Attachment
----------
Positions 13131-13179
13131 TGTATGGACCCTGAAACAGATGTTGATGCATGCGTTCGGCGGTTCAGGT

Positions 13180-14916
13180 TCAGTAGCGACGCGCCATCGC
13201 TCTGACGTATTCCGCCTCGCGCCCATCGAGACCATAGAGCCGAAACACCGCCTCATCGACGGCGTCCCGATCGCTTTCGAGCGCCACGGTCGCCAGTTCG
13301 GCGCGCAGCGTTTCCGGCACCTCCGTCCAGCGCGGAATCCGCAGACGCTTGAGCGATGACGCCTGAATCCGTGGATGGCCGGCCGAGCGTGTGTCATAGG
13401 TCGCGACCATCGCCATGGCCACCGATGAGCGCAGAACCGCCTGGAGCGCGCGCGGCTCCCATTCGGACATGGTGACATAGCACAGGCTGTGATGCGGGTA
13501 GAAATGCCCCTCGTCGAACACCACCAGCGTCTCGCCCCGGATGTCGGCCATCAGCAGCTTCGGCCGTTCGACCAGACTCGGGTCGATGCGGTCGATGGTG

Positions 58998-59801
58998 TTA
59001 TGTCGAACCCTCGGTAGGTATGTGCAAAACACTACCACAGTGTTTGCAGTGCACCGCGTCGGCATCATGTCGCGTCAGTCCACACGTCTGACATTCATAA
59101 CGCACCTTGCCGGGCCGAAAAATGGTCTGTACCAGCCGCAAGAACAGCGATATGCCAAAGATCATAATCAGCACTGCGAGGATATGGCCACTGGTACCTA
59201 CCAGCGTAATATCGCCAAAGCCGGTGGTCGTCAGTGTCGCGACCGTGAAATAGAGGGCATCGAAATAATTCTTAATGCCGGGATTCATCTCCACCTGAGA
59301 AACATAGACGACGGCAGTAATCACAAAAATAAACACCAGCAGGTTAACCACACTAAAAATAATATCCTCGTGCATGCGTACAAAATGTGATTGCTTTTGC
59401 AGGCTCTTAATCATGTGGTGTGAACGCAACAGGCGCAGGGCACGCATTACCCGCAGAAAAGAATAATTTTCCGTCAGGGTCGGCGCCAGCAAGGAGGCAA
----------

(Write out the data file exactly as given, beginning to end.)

Positions 13131-13179
13131 TGTATGGACCCTGAAACAGATGTTGATGCATGCGTTCGGCGGTTCAGGT

Positions 13180-14916
13180 TCAGTAGCGACGCGCCATCGC
13201 TCTGACGTATTCCGCCTCGCGCCCATCGAGACCATAGAGCCGAAACACCGCCTCATCGACGGCGTCCCGATCGCTTTCGAGCGCCACGGTCGCCAGTTCG
13301 GCGCGCAGCGTTTCCGGCACCTCCGTCCAGCGCGGAATCCGCAGACGCTTGAGCGATGACGCCTGAATCCGTGGATGGCCGGCCGAGCGTGTGTCATAGG
13401 TCGCGACCATCGCCATGGCCACCGATGAGCGCAGAACCGCCTGGAGCGCGCGCGGCTCCCATTCGGACATGGTGACATAGCACAGGCTGTGATGCGGGTA
13501 GAAATGCCCCTCGTCGAACACCACCAGCGTCTCGCCCCGGATGTCGGCCATCAGCAGCTTCGGCCGTTCGACCAGACTCGGGTCGATGCGGTCGATGGTG

Positions 58998-59801
58998 TTA
59001 TGTCGAACCCTCGGTAGGTATGTGCAAAACACTACCACAGTGTTTGCAGTGCACCGCGTCGGCATCATGTCGCGTCAGTCCACACGTCTGACATTCATAA
59101 CGCACCTTGCCGGGCCGAAAAATGGTCTGTACCAGCCGCAAGAACAGCGATATGCCAAAGATCATAATCAGCACTGCGAGGATATGGCCACTGGTACCTA
59201 CCAGCGTAATATCGCCAAAGCCGGTGGTCGTCAGTGTCGCGACCGTGAAATAGAGGGCATCGAAATAATTCTTAATGCCGGGATTCATCTCCACCTGAGA
59301 AACATAGACGACGGCAGTAATCACAAAAATAAACACCAGCAGGTTAACCACACTAAAAATAATATCCTCGTGCATGCGTACAAAATGTGATTGCTTTTGC
59401 AGGCTCTTAATCATGTGGTGTGAACGCAACAGGCGCAGGGCACGCATTACCCGCAGAAAAGAATAATTTTCCGTCAGGGTCGGCGCCAGCAAGGAGGCAA